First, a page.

In narrating his 1950’s childhood, Ayers’ style sometimes makes it seem as though he considers his own past a cliché. He has a bit too much of the PoMo know-it-all, and as a result his earlier memories feel inauthentic; perhaps it is intentional that his early life and thoughts conform entirely to every hackneyed image of Eisenhower’s spit-shined and white-bread America we’ve gleaned from the Counterculture PR machine, but that doesn’t make it interesting.

The book takes 100 pages to get off the ground, but it does so in great form as Ayers chronicles the rise of his personal circle of activists, taking him from Midwestern campuses to New York and DC, and back to Chicago for an exhilarating insider’s story of the 1968 Democratic Convention riots. These scenes are populated with colorful names (Tré, Dandy, CW, Roger Vanilla, Ron St. Ron) though the people themselves are sketched rather vaguely. Characterization is a weakness of Fugitive Days, as in most memoirs, because everyone is presented in the hazy light of personal recollection and dedication to fact. Ayers’ most compelling character, with whom it is hard to resist identifying, is his cause. With a rollicking style fleshed with sincere and heated feeling and exhaustive lists and statistics of American abuses at home and abroad that all have the stab of authenticity whether they’re true or not, Fugitive Days’ frenetic midsection is one of the most heartfelt and compulsively readable accounts of the spirit of the Sixties I have ever read.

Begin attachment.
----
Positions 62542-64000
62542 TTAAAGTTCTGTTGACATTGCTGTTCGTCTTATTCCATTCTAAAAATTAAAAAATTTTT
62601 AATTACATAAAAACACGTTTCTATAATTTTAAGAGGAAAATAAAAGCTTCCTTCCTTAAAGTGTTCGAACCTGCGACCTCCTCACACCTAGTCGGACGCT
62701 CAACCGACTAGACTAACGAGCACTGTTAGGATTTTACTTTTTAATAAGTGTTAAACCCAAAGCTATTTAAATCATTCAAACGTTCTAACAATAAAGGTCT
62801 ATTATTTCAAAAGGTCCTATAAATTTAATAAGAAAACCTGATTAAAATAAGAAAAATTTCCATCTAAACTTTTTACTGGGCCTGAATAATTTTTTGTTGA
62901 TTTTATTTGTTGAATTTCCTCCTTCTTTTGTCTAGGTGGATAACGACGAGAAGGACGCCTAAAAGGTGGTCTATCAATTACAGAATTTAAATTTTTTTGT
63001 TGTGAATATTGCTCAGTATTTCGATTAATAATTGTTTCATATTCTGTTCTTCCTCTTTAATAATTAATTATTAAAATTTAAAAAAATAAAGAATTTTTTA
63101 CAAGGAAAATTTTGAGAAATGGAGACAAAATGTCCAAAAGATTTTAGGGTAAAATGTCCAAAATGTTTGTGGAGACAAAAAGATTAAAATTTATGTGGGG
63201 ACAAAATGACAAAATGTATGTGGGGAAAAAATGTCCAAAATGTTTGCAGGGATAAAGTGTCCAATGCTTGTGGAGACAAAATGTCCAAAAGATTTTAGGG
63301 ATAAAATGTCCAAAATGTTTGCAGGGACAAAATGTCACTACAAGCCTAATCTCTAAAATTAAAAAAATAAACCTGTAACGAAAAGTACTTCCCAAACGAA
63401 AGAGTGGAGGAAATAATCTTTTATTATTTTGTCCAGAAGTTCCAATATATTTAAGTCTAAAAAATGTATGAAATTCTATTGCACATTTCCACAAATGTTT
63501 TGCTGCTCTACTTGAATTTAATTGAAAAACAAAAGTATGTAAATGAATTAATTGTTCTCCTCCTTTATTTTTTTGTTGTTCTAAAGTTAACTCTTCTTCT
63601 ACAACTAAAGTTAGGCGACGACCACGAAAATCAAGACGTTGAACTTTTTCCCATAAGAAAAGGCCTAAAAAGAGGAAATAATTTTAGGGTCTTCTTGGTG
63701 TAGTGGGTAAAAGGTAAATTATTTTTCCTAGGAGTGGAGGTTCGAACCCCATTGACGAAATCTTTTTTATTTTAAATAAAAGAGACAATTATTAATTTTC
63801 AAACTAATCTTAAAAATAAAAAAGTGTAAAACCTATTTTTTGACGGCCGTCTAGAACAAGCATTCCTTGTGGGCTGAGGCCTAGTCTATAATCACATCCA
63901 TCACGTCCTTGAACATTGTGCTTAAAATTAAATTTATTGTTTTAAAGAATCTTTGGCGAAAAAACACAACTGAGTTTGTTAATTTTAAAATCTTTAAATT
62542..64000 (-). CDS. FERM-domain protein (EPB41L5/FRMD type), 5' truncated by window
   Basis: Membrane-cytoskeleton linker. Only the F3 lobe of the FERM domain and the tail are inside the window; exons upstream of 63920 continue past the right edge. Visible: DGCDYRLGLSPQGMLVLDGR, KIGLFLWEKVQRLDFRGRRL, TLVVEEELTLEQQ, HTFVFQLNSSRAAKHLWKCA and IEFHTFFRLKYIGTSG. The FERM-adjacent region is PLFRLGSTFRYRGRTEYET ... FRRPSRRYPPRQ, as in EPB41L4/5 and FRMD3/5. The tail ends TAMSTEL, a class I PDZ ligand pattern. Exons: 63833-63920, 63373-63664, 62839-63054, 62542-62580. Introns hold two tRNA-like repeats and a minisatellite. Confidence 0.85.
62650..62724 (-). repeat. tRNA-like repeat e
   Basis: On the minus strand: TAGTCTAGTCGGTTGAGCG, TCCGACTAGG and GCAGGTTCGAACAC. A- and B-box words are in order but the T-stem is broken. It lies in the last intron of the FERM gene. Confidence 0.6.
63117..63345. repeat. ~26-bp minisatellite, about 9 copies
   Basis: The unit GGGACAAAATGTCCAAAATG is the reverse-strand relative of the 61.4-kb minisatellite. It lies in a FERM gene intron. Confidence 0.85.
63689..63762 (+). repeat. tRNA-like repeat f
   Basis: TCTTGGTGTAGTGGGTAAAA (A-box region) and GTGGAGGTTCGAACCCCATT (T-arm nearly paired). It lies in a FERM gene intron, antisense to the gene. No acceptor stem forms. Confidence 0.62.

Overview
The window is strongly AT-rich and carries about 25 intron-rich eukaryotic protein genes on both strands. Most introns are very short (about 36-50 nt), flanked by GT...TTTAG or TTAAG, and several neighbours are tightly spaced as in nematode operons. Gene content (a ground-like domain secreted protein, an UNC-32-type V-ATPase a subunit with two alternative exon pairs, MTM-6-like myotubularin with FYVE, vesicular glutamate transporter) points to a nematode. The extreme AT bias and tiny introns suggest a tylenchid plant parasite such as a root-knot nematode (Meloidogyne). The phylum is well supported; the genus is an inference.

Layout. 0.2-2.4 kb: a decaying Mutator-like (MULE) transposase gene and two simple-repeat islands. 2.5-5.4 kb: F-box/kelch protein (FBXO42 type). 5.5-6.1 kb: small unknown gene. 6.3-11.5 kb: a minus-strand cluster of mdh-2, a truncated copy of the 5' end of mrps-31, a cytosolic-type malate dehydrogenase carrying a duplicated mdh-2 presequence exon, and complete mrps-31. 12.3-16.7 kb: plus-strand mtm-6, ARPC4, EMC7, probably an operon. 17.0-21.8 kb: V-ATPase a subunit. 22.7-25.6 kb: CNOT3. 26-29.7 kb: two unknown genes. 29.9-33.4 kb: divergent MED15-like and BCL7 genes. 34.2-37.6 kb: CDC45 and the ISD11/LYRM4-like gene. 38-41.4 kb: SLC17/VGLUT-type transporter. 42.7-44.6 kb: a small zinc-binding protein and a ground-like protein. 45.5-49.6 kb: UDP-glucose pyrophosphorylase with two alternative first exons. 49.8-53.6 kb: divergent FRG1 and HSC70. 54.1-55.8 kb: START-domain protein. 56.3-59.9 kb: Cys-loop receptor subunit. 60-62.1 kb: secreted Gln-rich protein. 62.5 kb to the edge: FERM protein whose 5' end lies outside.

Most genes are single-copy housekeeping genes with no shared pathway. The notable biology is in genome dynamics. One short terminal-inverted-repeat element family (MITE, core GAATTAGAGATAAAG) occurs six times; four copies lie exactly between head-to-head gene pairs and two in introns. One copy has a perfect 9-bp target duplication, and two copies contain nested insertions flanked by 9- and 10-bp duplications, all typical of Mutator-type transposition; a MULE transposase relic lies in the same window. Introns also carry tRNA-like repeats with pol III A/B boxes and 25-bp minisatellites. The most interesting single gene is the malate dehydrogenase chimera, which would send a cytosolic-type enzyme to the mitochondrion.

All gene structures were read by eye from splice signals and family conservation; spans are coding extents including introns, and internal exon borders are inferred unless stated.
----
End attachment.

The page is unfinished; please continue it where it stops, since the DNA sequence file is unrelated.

Then something happens, both to the young dissenters and, more subtly, to the book. The love for the oppressed and the passion for justice, nurtured by the tear gas, nightsticks, harassment and brutality of Mayor Daley’s Chicago Police Department, soon grows into the hatred of the oppressors and the injured and frustrated resort to a simplifying, comforting, and ultimately blinding ideology.